When I bought my API 1608 console [Tape Op #81] almost ten years ago, one of the reasons I was attracted to it was the option to put different EQ modules in it. I had two vintage API 550A EQ modules, and I could only afford to buy six new 550A and two new 560 modules at the time. Over the years, as budget allowed, I added more EQs to the 1608’s empty slots. The first of these were two Avedis E27 equalizers, and they haven’t left the console since. If I had to sum up the E27 in one sentence, I’d say it sounds amazing and is built to a standard from a bygone era. Its build quality is beyond that of any other 500-series module I own or have seen, except the API 550A, which is on par. The E27 just looks and feels terrific — and very “pro.” Red and silver knobs, that are custom-machined from aluminum, contrast beautifully with the black faceplate; and the rotary switches and pushbuttons are rock solid. But the best indication of the E27’s build quality is that my two modules have never had a problem in ten years of daily service, and they still look and sound brand new, with no noise or crackling issues of any kind.

The E27 has 27 fixed frequencies spread across its three bands (without overlap) and ±16 dB boost/cut with proportional Q for each band. Each band can be bypassed separately, and the top and bottom bands can be switched between shelving and peaking. A master in/out switch allows you to bypass all three bands while still passing signal through the module’s discrete op amps and Jensen input and output transformers.

The E27 is a creation of company owner/designer Avedis Kifedjian, who is also responsible for the proprietary op amp inside. Avedis spent over a decade working with Geoff Tanner (who was a Neve employee from 1971–1985) and at Brent Averill Enterprises (before it changed ownership and became BAE), repairing API and Neve consoles and modules, as well as designing his own gear — so Avedis knows the “classic” circuits extremely well. He explained to me that older API 2520 op amps were becoming difficult to find, so after a lot of study of the 2520, he developed his own revisions and called his discrete op amp the 1122. One of the design goals of the E27 was to lower the distortion at the center frequency, effectively moving the more musical harmonic distortion to the “rise” and “fall” regions left and right of the center frequency. Another objective was to minimize phase shift, something that all analog equalizers impart to some degree, which translates to the E27 making your music sound “tight” rather than “EQ’d.” Avedis went on to describe some of the differences in equalizer topologies that he analyzed while he was designing the E27.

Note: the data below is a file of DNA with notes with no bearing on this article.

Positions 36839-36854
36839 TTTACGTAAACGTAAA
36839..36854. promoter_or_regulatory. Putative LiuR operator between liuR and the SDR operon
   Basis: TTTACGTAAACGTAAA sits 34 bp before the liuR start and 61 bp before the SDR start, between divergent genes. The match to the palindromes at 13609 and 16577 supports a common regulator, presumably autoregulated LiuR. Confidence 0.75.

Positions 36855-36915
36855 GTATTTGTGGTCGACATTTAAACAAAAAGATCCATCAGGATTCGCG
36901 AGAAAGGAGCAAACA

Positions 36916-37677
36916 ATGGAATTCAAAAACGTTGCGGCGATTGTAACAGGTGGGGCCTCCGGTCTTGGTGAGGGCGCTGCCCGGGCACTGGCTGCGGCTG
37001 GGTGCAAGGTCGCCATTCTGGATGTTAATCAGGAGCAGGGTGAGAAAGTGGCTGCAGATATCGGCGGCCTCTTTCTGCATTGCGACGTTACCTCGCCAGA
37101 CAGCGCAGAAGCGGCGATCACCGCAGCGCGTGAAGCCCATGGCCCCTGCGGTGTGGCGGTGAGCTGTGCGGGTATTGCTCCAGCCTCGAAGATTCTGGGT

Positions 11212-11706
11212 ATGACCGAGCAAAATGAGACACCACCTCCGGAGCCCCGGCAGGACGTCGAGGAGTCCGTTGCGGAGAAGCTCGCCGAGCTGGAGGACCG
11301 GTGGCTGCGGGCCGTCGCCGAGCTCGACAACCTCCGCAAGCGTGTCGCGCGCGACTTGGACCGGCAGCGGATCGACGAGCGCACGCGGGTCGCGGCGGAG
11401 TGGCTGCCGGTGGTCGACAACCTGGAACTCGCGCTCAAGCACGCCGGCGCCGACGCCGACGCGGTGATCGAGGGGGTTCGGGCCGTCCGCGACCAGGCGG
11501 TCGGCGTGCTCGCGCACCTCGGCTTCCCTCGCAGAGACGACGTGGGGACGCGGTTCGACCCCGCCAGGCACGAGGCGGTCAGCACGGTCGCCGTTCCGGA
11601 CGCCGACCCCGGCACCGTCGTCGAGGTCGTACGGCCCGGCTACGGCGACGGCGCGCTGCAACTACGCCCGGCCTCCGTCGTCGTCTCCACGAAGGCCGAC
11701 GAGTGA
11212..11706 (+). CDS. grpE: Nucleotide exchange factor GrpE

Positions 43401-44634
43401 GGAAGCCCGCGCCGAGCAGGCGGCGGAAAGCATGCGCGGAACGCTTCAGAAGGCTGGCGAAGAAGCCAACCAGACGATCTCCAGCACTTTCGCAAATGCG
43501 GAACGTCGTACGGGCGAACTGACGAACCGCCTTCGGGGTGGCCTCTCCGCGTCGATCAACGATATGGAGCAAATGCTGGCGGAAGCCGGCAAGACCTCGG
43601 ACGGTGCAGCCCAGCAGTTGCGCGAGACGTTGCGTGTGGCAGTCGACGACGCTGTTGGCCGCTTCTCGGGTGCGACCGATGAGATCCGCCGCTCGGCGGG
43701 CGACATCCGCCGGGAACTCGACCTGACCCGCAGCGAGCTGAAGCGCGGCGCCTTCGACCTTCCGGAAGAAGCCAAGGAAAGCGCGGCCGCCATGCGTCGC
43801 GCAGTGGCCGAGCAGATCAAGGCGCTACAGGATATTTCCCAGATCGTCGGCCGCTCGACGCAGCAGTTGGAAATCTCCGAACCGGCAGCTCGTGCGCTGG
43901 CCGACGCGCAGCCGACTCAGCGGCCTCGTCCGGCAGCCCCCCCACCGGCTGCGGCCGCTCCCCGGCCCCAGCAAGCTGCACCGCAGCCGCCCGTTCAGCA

“Older Neve modules have an active Baxandall and an active LCR-type equalizer. The Baxandall just makes use of capacitors for tuning the LF and HF, both of which share the same card inside — the B205 (or B180 in older 1066 modules). An LCR circuit is used in the MF with the B211 card (or B181 in 1066 modules). Inside of most electronics textbooks, you’ll see mention of LCR. L = inductance, C = capacitance, and R = resistance. If you put the three together, with some feedback around either a discrete or IC-based amplifier, then you can tune to a frequency.

“The API 550A uses a twin-T filter. It’s a way of super-tuning, using just resistors, capacitors, and feedback around a discrete op amp. It can sound very nice and clear, and I would think it’s great for mastering, as long as you had all the frequencies and boost/cut steps you need. Not as colored as you’d think — but the coloration will come from the other components, such as the op amp interacting with the output transformer, each with their own limitations.